Ever noticed your dog slink away after you’ve discovered she’s decimated a shoe?...left you a present on the Oriental rug?...stolen another dog’s biscuit? “I’m such a bad, bad dog and I deserve to go to my crate.”

How about when you feed one of your cats a larger amount than another and notice the despondency in the eyes of one who’s looking all hangdog over the inequity? “Hey, why’d she get all that wet stuff? How about me?”

In the past, we sort of assumed these behaviors were learned pack or pride “tricks” to get us to go easy on punishment or to feed them more, respectively. The interpretation of these behaviors as “embarrassment,” “sadness” and “regret” were deemed by many learned behaviorists to be the result of our tendency to anthropomorphize (inappropriately ascribe human feelings to animals). 

But now there’s some proof that we silly pet owners were right all along. Animals do appear to experience regret. In particular, when one animal gets a better treat than another, the one who finds himself lacking may truly feel wronged. So say Duke University neurobiologists in the last issue of Science. 

According to a pitch-perfect New York Times piece from last week,

The latest data comes from brain scans of monkeys trying to win a large prize of juice by guessing where it was hidden. When the monkeys picked wrongly and were shown the location of the prize, the neurons in their brain clearly registered what might have been...

...This is the first evidence that monkeys, like people, have ‘would-have, could-have, should-have’ thoughts,” said Ben Hayden, one of the researchers. Another of the authors, Michael Platt, noted that the monkeys reacted to their losses by shifting their subsequent guesses, just like humans who respond to a missed opportunity by shifting strategy.

It sort of makes sense, right? In a pack or pride, one must abide by the rules, but it doesn’t mean one has to like it or handle an inequitable interaction the same way twice. If feeling regret gives you a leg up on getting the better bit of meat or the better mate next time then it makes sense that animal brains would adapt in a way that tattoos unpleasant events with indelible emotions rather than fleeting reactions. 

Dr. Platt goes on to offer an explanation:

I can well imagine that regret would be highly advantageous evolutionarily, so long as one doesn’t obsess over it, as in depression...A monkey lacking in regret might act like a psychopath or a simian Don Quixote.

Tilting at windmills with base reactivity is what Dr. Platt seems to reject in his argument. True emotion is what solidifies an experience, therefore it makes sense to assume that animals may feel a wide array of emotions similar to ours––as long as they confer some sort of evolutionary advantage.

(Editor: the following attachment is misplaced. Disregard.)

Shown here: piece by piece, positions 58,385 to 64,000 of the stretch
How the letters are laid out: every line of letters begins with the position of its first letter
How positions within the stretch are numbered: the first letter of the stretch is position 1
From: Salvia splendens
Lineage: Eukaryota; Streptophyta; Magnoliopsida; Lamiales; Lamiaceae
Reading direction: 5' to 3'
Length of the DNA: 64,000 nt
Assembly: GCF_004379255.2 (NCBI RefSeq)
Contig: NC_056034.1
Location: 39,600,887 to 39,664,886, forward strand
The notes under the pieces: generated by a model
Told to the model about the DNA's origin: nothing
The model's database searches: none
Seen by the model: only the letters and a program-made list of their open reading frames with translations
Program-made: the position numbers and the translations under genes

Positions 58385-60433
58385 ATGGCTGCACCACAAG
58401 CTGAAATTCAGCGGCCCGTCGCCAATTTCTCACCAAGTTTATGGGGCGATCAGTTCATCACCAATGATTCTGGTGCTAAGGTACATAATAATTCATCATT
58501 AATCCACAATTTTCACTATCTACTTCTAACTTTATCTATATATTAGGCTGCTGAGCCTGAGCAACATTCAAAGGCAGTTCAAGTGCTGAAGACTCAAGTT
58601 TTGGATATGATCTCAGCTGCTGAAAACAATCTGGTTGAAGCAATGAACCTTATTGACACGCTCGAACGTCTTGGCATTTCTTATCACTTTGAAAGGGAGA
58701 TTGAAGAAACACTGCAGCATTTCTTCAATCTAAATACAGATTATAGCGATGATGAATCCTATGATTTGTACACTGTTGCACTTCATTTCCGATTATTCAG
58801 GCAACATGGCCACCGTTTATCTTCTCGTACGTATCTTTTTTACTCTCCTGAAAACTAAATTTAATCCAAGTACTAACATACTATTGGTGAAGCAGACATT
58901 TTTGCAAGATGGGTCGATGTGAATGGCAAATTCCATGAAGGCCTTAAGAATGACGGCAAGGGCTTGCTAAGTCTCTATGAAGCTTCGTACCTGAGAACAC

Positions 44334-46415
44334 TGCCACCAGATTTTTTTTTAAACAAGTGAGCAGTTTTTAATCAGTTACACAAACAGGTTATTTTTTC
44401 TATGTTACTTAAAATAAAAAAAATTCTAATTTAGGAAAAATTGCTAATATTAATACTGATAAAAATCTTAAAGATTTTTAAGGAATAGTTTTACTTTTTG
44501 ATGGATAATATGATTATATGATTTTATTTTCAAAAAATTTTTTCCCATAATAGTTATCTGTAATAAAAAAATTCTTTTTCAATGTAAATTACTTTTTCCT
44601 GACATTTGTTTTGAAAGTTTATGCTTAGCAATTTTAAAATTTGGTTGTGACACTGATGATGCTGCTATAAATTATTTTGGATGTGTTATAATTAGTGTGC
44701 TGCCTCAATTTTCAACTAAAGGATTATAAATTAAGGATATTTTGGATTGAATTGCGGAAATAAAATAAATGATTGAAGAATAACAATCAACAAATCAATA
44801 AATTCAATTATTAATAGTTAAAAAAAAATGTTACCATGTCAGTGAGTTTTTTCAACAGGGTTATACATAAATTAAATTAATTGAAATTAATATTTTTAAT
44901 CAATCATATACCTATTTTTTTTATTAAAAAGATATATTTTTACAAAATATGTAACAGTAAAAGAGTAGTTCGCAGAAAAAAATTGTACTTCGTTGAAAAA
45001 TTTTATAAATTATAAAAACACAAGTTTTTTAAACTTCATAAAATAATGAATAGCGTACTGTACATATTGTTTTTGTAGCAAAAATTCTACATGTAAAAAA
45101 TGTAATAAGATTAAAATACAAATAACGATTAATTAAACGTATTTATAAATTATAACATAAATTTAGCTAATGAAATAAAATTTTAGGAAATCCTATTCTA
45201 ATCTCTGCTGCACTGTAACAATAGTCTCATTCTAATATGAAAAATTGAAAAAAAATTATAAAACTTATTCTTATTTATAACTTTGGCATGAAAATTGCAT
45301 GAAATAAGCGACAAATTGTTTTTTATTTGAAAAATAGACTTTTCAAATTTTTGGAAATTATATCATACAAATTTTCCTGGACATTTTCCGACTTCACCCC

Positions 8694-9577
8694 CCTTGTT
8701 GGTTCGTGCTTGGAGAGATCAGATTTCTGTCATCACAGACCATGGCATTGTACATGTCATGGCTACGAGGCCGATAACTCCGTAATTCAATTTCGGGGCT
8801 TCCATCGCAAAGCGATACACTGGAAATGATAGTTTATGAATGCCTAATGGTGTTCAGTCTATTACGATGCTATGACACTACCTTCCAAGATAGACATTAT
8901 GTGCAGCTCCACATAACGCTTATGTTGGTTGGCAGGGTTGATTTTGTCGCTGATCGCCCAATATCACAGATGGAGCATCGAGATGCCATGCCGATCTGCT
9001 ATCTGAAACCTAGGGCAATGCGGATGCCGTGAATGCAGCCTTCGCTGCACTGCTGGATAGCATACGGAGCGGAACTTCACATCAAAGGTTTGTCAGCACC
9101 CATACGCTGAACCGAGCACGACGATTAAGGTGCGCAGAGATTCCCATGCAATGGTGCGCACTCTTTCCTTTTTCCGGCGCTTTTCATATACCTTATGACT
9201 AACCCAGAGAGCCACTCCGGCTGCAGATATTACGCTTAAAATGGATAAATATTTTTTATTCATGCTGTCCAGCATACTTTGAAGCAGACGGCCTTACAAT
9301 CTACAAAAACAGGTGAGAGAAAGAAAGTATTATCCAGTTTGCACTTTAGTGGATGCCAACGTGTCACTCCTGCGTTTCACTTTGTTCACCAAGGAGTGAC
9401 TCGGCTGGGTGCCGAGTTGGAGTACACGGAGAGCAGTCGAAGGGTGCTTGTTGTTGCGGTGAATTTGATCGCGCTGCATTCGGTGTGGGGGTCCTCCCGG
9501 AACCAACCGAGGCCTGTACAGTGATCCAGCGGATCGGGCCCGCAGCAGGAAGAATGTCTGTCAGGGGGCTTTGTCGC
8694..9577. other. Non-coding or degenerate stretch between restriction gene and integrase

So you know, this notion is somewhat contrary to the body of behavioral research that considers individual behavioral adaptation, as in basic behavioral conditioning, to be the primary way animals learn. Sort of like a behavioral Lamarckism built from a collection of automatic reactions rather than the Darwinistic evolution this new research proposes. 

Again, thanks to the New York Times piece, here’s a blurb from a psychologist at the University of Texas in Austin who explains,

It’s possible that this kind of social signal in animals could have evolved without the conscious experience of regret...But it seems more plausible that there is some kind of conscious experience even if it’s not the same kind of thing that you or I feel.

Clearly, there’s still lots of hedging in play when it comes to animal emotions. That they’re really not like ours. That animal emotions are wishful thinking on the part of pet owners and other animal lovers. 

Indeed, animal feelings on par with humans’ are still largely discounted as anthropomorphism by the scientific community––likely because of our inability to measure them, but also because we humans have been loath to ascribe human-style feelings to animals. This, born of religious beliefs that assume human supremacy and/or potential guilt over our subjugation of animals (as in agriculture settings), in my estimation. 

Yet many of us who live with animals find it difficult to reconcile what we can know, scientifically, with what we experience on a regular basis. We believe animals feel. And we don’t take it on faith as we must when we question whether there’s a God, for example. No, we believe it because we can see the evidence before us in our animal companions. 

Is it wishful thinking? To my mind, it’s as much so as when humans assumed animals experienced pain differently than we did. And we all know where that led us.